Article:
So, how can the United States tap into more of this abundant source of domestic energy? We need policies that support increasing energy recovery as a complement to recycling and an important contributor of domestic energy. As an industry that understands the opportunities and possibilities that energy recovery can bring to communities across America, all of us can play a role in helping to educate public policymakers and encouraging them to enact sound policies.
Specifically, we need our federal lawmakers to recognize energy recovery as a critical component of a comprehensive domestic energy strategy and to make sure that forms of energy recovered from waste quality under definitions of “renewable energy” and “clean energy.” This would help support entrepreneurs and innovators who are working to grow this industry. We also need to change federal policies to define non-recycled plastics and other materials with energy value as “fuel” rather than “waste.”
At the state level, we need policy makers to clarify and simplify environmental permitting processes. Current processes are often slow and overly complex–in part because policymakers are unfamiliar with these relatively new technologies and unsure of how to categorize them. Of equal importance, we need policy makers to make sure that energy recovered from waste gets counted toward states’ mandated recycling and recovery rates.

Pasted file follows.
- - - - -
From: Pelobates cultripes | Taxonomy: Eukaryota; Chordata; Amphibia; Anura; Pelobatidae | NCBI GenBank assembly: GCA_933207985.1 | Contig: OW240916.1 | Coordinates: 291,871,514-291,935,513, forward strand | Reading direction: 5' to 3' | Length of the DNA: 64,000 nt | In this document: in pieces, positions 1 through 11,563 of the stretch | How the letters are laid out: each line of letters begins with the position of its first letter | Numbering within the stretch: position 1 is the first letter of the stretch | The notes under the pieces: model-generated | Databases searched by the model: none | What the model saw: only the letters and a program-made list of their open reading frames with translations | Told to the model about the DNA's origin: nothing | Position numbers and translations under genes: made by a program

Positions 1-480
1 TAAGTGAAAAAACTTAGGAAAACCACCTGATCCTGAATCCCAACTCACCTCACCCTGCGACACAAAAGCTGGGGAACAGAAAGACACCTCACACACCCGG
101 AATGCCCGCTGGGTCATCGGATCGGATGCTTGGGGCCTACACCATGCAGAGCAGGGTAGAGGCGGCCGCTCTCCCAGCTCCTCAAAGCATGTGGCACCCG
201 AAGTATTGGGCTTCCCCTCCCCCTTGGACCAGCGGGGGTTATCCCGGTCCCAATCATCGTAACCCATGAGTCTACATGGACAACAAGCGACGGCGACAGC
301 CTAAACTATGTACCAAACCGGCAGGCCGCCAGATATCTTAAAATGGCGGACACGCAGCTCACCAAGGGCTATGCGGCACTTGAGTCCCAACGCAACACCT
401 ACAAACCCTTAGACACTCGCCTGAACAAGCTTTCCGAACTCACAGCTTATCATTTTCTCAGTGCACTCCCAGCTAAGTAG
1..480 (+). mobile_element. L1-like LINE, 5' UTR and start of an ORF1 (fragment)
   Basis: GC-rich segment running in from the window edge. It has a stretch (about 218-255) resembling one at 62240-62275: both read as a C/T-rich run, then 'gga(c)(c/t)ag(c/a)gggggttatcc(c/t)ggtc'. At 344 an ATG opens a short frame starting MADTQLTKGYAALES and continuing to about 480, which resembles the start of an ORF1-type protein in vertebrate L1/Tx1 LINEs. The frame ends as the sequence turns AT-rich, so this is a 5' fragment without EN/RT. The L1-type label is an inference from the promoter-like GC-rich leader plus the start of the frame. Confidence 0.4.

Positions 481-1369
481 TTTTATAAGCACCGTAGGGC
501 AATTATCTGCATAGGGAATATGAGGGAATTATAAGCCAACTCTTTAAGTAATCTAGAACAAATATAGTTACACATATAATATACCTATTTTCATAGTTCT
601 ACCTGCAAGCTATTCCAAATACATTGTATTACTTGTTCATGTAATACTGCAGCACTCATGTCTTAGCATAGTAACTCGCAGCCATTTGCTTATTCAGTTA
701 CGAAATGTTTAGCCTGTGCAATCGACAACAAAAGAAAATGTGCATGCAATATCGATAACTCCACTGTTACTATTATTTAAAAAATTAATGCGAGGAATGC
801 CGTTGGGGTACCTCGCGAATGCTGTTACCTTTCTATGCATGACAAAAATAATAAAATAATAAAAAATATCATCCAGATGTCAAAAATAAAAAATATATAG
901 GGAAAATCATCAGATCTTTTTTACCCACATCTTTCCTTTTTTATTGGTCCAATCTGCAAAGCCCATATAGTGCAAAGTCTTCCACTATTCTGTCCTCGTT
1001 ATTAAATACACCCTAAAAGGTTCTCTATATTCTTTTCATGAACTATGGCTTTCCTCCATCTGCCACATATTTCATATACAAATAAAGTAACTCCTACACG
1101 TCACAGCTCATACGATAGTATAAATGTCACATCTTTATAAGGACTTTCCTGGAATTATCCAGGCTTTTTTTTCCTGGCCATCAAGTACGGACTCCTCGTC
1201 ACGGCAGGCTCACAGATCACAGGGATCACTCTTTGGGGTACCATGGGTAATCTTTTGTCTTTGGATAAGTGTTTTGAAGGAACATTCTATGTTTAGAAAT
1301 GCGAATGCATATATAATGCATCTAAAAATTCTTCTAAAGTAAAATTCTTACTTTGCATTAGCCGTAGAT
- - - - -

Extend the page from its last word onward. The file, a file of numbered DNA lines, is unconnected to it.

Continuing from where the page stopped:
Last fall, the U.S. Capitol began a partnership with a local waste-to-energy facility. Now, as much as 90 percent of the Capitol campus’ non-recycled solid waste is being processed at a local waste-to-energy facility to generate steam and electricity.
And this summer, leaders from both parties participated in an energy recovery forum on Capitol Hill–demonstrating that energy recovery is not a partisan issue. Members of Congress from both sides of the aisle and leaders from industry and academia, participating in an American Chemistry Council-hosted policy event, called for energy recovery to be recognized as an essential element of America’s long-term energy strategy.
It’s heartening that our political leadership understands that innovations in energy recovery technologies are producing a range of new fuels, products, and energy from resources that were once destined for landfills. And a growing body of evidence supports the energy, environmental and economic benefits of many forms of energy recovery.
We will continue to encourage more policy makers to become engaged in seeking out and supporting innovative energy solutions, and we look forward to working with the innovators in this sector to highlight the important but too-often unrecognized work that you do to tap this enormous resource.
The author is vice president, plastics division, American Chemistry Council. Studies mentioned in this article and other resources are available at http://plastics.americanchemistry.com/EnergyRecovery.
See the process
To watch a video showing how non-recycled plastics were used as a fuel source in this study, visit www.rewmag.com/acc-plastics-study-2012.aspx.